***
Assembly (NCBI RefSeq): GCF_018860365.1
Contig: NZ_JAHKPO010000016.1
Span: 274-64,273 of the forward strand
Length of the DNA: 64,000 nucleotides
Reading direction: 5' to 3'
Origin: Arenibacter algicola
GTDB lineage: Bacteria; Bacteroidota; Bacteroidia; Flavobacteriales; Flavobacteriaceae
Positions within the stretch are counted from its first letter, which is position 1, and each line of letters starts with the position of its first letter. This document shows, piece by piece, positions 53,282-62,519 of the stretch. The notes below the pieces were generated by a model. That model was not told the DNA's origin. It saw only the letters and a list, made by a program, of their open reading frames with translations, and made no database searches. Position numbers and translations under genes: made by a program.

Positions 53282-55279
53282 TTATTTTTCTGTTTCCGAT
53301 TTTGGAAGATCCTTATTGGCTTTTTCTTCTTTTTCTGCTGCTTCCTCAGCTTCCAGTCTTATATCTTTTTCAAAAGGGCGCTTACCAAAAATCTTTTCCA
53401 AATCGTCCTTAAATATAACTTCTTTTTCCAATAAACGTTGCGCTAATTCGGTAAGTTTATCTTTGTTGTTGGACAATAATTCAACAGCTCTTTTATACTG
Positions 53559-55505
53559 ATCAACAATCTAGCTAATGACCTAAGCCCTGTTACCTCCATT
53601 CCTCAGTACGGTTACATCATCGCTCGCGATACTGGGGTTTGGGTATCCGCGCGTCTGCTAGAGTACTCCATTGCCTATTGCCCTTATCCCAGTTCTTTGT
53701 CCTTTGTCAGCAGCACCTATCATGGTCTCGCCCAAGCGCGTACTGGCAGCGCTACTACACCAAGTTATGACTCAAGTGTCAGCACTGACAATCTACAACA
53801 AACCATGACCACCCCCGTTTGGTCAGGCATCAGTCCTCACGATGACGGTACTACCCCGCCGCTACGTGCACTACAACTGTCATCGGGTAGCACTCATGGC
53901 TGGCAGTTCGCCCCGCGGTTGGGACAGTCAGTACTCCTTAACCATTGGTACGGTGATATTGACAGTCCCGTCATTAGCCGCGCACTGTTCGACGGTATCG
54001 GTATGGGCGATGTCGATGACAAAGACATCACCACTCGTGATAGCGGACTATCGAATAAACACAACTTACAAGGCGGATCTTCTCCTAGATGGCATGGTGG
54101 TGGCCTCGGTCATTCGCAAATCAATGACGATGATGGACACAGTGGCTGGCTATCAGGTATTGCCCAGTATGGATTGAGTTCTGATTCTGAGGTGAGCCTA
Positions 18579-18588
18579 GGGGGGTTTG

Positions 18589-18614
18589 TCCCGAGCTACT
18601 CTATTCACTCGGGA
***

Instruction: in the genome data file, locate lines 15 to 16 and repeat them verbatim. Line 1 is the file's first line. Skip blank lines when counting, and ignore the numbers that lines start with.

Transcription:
53601 CCTCAGTACGGTTACATCATCGCTCGCGATACTGGGGTTTGGGTATCCGCGCGTCTGCTAGAGTACTCCATTGCCTATTGCCCTTATCCCAGTTCTTTGT
53701 CCTTTGTCAGCAGCACCTATCATGGTCTCGCCCAAGCGCGTACTGGCAGCGCTACTACACCAAGTTATGACTCAAGTGTCAGCACTGACAATCTACAACA